Wednesday, July 25, 2018

Thalia Acres Horse Racing

Despite the raging of World War II, Thalia Acres was abuzz with equine activity during the mid 1940s. At the same time that captured Germans were imprisoned at nearby Camp Ashby, the site adjacent to Robert Steinhilber’s property became host to wartime entertainment in the form of horse racing and showing. Steinhilber had purchased his land about a decade previously. While his Thalia Acres Inn restaurant had opened a few years prior to the opening of the racetrack in 1943, the facility was serving as an officer’s club during the war and racing days.

Former longtime Thalia Acre resident Margaret Stroud, whose father was the horse track’s founder, was one of several who shared her memories of Thalia’s racetrack. J. H. Spivey, then president of Princess Anne Saddle Club, had purchased the large tract of land in Thalia Acres from Herman Steinhilber, brother of restaurant-owner Robert. According to Stroud, her father was somewhat of a visionary: it was his goal to keep the Thalia area active until peacetime prosperity lifted wartime building restrictions and it was viable to develop the land. Under the direction of Spivey, a new horse center/trotting track, including boarding stables, was built.

The tracks were approved by the U.S. Trotting Association and the starting gun fired in the fall of 1943. They were off! The horse races provided area residents and servicemen both weekend entertainment and a welcome diversion from the stresses and calamities of the war. Events were held in April and again around November, as state law then prohibited horse racing December 1 through March 31. Typically, a few hundred spectators made the trip to Thalia Acres in Princess Anne County for a day at the races.

Spivey had designed an oval course for the flat races, allowing spectators a view of both the starts and finishes of the heats. Flat and harness races with sulkies became the main events, although show classes, bar jumps, brush races, and “hunter hacks” were also billed (NOTE: According to Wikipedia, “Hunter hack is a type of English pleasure class where exhibitors in Hunt seat tack and attire perform on the flat at a walk, trot, canter and hand gallop, and then jump two low fences”). The track’s racing program eventually encompassed the one mile 2:17 trot and free-for-all paces, three heats each, the half-mile flat race, the five-eighths mile flat race, and the one and a half mile steeplechases. Both thoroughbred and non-thoroughbred events were offered with prizes for winners of the competitions ranging from about $85 to $200.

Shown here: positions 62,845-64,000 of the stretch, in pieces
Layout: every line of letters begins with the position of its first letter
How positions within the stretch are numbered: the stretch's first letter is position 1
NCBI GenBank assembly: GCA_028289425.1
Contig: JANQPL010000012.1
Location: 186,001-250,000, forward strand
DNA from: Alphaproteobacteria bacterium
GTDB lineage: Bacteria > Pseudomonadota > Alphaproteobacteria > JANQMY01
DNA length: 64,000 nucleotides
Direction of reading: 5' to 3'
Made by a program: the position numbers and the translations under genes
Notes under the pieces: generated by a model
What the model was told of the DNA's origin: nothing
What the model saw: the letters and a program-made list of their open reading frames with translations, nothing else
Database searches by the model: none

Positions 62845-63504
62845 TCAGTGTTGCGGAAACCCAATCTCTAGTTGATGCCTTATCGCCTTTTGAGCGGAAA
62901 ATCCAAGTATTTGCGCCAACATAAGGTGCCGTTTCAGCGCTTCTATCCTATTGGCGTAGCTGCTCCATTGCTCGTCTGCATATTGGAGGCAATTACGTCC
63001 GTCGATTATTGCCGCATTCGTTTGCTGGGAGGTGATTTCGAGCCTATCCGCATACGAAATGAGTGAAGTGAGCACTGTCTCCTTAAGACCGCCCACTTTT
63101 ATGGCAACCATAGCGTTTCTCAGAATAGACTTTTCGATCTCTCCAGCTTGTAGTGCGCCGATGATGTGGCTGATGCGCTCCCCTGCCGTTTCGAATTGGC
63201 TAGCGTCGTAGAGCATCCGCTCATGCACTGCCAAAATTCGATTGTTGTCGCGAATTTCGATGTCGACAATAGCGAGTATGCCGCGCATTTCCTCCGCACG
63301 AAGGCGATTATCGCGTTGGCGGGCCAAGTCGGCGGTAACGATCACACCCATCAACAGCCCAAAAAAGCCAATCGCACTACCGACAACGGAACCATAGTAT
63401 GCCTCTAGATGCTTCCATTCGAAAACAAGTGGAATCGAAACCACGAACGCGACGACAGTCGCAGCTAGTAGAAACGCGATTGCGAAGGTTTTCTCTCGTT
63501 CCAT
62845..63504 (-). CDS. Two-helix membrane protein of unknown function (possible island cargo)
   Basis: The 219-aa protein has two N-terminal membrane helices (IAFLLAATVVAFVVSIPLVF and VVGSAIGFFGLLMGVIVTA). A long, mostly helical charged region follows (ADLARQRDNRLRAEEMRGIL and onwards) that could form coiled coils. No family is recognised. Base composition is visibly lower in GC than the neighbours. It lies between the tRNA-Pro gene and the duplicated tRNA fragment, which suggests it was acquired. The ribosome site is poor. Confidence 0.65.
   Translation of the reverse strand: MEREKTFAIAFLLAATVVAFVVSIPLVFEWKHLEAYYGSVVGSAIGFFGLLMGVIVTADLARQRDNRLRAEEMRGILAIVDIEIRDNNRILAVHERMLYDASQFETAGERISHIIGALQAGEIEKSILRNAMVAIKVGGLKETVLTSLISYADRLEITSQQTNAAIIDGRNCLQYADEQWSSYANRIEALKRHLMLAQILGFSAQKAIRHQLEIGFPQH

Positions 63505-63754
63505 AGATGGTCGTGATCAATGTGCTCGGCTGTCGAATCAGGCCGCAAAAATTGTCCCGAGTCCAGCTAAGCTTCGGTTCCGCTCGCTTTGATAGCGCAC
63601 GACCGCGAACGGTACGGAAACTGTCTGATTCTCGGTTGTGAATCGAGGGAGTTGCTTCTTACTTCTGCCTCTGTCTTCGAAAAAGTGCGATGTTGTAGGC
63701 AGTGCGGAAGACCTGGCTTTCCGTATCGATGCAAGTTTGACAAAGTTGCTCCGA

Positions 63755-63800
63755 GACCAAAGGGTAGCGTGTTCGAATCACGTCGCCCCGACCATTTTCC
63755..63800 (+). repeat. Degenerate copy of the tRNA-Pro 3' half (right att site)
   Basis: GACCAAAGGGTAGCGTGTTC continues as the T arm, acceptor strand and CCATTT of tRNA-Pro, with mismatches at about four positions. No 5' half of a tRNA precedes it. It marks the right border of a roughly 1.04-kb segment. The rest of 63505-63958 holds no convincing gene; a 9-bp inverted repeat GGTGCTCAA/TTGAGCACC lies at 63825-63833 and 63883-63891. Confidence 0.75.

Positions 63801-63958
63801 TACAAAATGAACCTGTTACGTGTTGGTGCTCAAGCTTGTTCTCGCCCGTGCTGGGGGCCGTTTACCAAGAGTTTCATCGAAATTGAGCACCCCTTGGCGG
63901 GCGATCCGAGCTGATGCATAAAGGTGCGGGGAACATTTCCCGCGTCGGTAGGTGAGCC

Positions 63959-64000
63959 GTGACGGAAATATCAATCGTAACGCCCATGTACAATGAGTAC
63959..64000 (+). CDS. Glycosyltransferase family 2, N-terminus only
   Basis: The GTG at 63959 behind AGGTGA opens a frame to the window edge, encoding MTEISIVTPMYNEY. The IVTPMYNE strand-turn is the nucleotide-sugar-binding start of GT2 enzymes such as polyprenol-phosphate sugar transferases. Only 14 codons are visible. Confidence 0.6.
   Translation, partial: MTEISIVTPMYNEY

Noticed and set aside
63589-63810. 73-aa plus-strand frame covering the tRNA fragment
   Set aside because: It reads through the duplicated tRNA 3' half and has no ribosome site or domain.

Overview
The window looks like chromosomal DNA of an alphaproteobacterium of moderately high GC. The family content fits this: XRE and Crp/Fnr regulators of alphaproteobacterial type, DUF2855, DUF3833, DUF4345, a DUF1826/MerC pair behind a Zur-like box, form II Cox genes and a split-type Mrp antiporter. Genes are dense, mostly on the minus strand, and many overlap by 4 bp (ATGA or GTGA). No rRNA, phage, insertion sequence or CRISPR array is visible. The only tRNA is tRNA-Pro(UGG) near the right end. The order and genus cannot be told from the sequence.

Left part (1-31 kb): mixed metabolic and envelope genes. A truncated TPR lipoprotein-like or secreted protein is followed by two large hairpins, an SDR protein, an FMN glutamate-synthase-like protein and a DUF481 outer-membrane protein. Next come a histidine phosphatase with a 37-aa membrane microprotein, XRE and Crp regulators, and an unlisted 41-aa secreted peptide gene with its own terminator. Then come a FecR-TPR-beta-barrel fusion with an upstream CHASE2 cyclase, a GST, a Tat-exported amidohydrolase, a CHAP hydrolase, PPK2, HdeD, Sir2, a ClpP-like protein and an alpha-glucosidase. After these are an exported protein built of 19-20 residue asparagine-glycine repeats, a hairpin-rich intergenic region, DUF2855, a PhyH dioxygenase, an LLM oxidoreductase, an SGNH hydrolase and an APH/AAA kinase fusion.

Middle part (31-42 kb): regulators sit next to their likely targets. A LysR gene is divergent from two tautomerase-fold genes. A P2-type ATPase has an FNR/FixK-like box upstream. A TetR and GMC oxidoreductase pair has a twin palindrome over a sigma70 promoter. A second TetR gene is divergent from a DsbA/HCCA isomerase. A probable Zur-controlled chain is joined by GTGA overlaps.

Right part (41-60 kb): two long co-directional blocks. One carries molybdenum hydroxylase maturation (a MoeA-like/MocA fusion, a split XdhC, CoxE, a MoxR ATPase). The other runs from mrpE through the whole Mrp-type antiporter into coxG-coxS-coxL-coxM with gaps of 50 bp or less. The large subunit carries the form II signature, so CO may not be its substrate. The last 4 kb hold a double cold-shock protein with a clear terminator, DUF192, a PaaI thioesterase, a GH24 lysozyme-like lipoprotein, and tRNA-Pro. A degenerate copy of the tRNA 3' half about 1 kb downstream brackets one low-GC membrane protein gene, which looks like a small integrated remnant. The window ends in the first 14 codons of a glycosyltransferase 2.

Applicants were by no means limited to Princess Anne County horse owners: entries came in from the outreaches of Hampton, Suffolk, Nansemond, Chesterfield, Smithfield, Richmond, and King and Queen County. Lin Morris, W. C. “Bud” Powell, and Forrest “Buster” Newhall were among well-known Princess Anne County citizens of those days who proudly raced and showed their horses at “Thalia’s Oval.” Sunrise was Spivey’s own favorite horse. Forrest Newhall, Jr. recalled that Bud Powell raced and showed several of his horses, including his stellar thoroughbred stallion imported from England.

George Albert Reel set out from his dairy farm in Great Bridge to Thalia’s racetrack, the closest to him in those days, to win many a ribbon. Reel’s daughter, Mrs. Coley, shared that her brother-in-law Elwood Bradley had the honors of riding their prize racehorse, Lady Rivers, to the finish lines. Coincidentally or perhaps by some grand design, Mrs. Coley’s grandson was in later years employed as a busboy at Steinhilber’s restaurant adjacent to the racetrack. Cody literally worked on his great grandfather’s stomping- or, shall we say trotting- grounds.

Even locals without registered steeds could join in some of the fun. Bill Onderdonk, for instance, along with other local high school age teens, recalled unofficial “face break” races of subpar farmers’ horses (even mules!) on afternoons at the tracks that included a chicken dinner. 

It seems the horse races in Thalia came to an end in 1946. The track's oval is notable in aerial photographs of subsequent years.

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